In which the author tells you how to run your life -- or at least how to make the most of the fun parts of it.

For instance, inside these pages you will learn how to weather a mortar attack in good spirits; how to avoid booking yourself on the Internet into a bed and breakfast full of twee quilts and dusty tchotkes; and how to plan a dinner party that will stun your guests with deliciousness and style and not destroy your will to live with the amount of work you have to do to pull it off.

These are things I know firsthand, and things people who know me often ask me about (though I usually just book them into bed and breakfasts myself -- identifying ruffled death traps is an acquired skill). I am almost always right about everything (food, style and travel-related, anyway, and often many other things) and if everyone would just do as I say, dinner would taste better, cupcakes would not be dry, your parties would be more fun (for you), and mortar attacks... well, they always suck. I can't do anything about them.

*except laundry. I can't manage my own laundry, much less yours.

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Wednesday, August 18, 2010

How to Run Your Life on a weekend in DC: Get out.

Here’s how to run your life this fall if you live in DC and like Shakespeare, great food, antiques and wine:
  • Call in sick to work on a Friday. Get yourself to Union Station and buy a ticket to Staunton, Va. (Pronounced Stanton, not Stawnton.) The train leaves at around 11 am. It's called the 51 Cardinal. The ride takes around three hours, and you’ll be spanning the lunch hour, so bring a picnic lunch to eat. (More on that in a future post). Pack it in a nice size cooler, maybe one with wheels, because you’ll be filling it up with produce and meat from the farmers market.
  • Bring this book to read on the train:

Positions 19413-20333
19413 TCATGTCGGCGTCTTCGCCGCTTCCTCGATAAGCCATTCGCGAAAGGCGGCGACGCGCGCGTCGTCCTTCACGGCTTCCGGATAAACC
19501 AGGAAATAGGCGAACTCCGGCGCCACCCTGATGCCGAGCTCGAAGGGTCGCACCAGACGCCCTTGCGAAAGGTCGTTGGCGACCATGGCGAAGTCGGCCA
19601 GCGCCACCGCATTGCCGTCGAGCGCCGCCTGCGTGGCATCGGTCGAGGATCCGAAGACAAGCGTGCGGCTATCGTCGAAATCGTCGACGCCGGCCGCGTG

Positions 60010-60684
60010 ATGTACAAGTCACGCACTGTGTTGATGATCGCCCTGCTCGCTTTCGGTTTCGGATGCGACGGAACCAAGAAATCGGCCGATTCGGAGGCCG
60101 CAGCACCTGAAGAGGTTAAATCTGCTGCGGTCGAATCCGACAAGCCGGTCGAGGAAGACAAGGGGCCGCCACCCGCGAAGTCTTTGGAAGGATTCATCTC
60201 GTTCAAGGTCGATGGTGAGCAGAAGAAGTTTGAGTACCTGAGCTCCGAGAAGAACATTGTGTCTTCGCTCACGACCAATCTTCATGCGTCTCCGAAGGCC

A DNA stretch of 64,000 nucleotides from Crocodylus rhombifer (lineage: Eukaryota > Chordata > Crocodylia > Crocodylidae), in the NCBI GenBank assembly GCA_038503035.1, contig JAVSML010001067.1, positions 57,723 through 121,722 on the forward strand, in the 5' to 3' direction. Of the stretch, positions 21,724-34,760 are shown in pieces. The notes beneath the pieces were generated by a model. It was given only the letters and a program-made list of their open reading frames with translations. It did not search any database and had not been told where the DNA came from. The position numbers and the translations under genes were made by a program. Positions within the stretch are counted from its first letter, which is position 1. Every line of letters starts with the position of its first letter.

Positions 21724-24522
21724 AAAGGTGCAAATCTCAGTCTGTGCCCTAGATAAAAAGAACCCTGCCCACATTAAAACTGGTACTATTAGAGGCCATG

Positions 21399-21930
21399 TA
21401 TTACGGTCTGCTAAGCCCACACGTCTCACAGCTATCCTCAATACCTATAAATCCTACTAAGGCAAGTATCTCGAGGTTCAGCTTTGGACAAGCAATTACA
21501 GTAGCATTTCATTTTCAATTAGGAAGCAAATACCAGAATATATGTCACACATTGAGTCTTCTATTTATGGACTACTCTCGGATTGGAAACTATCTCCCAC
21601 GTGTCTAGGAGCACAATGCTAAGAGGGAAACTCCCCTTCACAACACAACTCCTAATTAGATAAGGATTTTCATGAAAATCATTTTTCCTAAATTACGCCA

It features Polyface Farm, which is not far from Staunton, and will rev you up for Saturday’s farmer’s market.
  • Before you get there, buy tickets to a play or plays at the American Shakespeare Center here: and make reservations to sleep either here: or here: (ask for a corner room).
  • Make reservations to eat dinner here on Friday night: and here on Saturday night, or vice versa: You might want to go back to Staunton Grocery for brunch on Sunday (it’s good).

This may or may not be your bacon.
  • On Saturday morning (early) since you are car free, find a way to get someone (Al’s Radio Cab out of Waynesboro? Ask your hotel…) to take you to Mrs. Rowes on I-81 outside of town for a real Southern breakfast.
  • There is a farmer’s market downtown every Saturday – go early to get the best stuff (including freshly killed but previously happy and fulfilled chickens who do not mind you eating them) and fill your now empty cooler to bring back on the train with you on Sunday around 1 pm.
  • If you feel you must do something educational, visit the Woodrow Wilson birthplace and presidential museum. Answer that nagging question: Why didn’t the League of Nations pan out?
    Or go here and check out the cool barn:
  • Keep your eyes out for (or make a beeline to) Kitch’n Cook’d Potato chips, which despite all the stupid apostrophes are “the most popular potato chips in the Shenandoah Valley.” You’ll find the store at 1703 West Beverley Street, a little bit outside of downtown. Buy some for the train ride back. You’ll be back in DC at around 5 pm. Remember that you called in sick so don’t brag about the weekend you just had.
You’re welcome.